Schools are not tackling homophobia or providing sexual health information, leaving young gay men more vulnerable to HIV, a campaign group says.
Homophobic bullying is common in schools, the Trust claims
The National Aids Trust, marking international day against homophobia, said homophobic bullying in schools was common and often unchallenged by staff.
It said sex and relationships education should be on the national curriculum.
The Department for Education said it was working to ensure schools responded adequately to homophobic bullying.
Trust chief executive Deborah Jack said schools must address the issue.
She said: "Increasing rates of HIV among gay men, high levels of homophobic bullying in schools and inadequate sex and relationships education are leaving young gay men more vulnerable than ever to HIV infection.
"We need schools to not only have policies of zero tolerance to homophobic language and behaviour but also to address sexual orientation and HIV in the curriculum. Homophobia should be as unacceptable in schools as racism."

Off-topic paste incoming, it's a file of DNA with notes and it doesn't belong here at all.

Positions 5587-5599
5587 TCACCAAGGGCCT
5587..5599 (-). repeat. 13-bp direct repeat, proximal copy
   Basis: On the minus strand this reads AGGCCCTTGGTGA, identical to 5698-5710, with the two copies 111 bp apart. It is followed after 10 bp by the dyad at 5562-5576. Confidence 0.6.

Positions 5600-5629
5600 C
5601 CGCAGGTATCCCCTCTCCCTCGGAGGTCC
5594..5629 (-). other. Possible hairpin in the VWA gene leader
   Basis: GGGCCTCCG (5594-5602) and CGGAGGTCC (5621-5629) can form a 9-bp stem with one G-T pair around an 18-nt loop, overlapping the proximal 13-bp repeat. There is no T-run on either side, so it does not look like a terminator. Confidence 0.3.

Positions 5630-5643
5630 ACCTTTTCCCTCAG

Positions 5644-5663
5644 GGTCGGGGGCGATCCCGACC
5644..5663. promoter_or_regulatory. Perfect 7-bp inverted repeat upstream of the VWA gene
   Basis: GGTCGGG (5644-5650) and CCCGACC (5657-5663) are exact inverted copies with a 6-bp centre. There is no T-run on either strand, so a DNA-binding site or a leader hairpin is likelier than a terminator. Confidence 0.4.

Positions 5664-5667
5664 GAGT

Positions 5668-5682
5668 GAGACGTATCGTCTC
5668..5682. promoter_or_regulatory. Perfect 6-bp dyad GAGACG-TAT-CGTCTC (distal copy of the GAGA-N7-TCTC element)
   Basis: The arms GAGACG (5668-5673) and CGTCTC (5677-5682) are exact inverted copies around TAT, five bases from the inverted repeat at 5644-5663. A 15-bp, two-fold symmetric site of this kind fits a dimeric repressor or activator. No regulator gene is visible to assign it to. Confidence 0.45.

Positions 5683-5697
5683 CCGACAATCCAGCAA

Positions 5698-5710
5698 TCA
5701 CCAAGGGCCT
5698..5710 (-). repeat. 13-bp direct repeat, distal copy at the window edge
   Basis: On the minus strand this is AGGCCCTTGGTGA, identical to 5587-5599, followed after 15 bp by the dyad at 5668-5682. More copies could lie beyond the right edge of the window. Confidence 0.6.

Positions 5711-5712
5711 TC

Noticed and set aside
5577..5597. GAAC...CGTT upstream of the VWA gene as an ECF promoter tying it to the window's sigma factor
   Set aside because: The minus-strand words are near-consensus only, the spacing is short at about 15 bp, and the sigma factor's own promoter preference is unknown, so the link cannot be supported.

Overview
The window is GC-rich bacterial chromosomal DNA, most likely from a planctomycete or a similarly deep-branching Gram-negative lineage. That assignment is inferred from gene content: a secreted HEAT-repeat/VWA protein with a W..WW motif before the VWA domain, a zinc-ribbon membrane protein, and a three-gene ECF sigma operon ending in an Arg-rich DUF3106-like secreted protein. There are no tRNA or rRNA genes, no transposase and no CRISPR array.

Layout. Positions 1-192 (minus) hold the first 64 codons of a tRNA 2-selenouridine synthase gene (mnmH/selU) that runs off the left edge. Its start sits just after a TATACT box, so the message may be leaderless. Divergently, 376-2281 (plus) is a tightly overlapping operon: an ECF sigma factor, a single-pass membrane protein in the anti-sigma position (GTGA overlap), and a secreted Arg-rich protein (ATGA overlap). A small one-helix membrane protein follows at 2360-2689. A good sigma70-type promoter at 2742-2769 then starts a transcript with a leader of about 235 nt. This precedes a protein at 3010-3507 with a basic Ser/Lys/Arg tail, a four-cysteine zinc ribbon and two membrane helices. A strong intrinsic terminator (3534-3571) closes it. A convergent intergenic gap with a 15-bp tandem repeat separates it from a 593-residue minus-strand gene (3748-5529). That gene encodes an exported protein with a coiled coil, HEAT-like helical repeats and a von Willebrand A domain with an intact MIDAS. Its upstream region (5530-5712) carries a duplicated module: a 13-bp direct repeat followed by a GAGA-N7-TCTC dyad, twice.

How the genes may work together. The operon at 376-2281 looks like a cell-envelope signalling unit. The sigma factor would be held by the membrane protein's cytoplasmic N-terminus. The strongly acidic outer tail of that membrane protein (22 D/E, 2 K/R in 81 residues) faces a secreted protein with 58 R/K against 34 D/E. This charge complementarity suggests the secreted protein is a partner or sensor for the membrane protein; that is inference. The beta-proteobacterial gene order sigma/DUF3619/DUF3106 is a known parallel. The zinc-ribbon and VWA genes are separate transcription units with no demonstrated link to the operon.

The Trust claims many schools simply failed to address sexual orientation at all.
It said this, coupled with homophobic bullying, created an atmosphere of fear that was a disincentive for lesbian, gay or bisexual young people to get sexual health advice.
It added that HIV levels were higher now than they have ever been among gay men - 2,240 gay men were newly diagnosed with HIV in 2004 compared with 1,375 in 1998.
A spokesperson from the Department for Education and Skills said: "No child should suffer the misery of bullying, regardless of race, sex or anything else - every parent agrees with this.
"We are working to ensure that schools provide a clear focus on responding to homophobic bullying in anti-bullying training and materials for schools and teachers.
"We also support Lesbian, Gay, Bisexual, Transgender History month in schools to help young people understand the significant contribution made by all communities to the diversity and success of this country."
The shadow education secretary, David Willetts, praised the work of councils such as Barnet which he said had made it a priority to fight homophobia in schools and the workplace.
"It is equally right that all children receive the pastoral care and sex education appropriate to their needs," he said.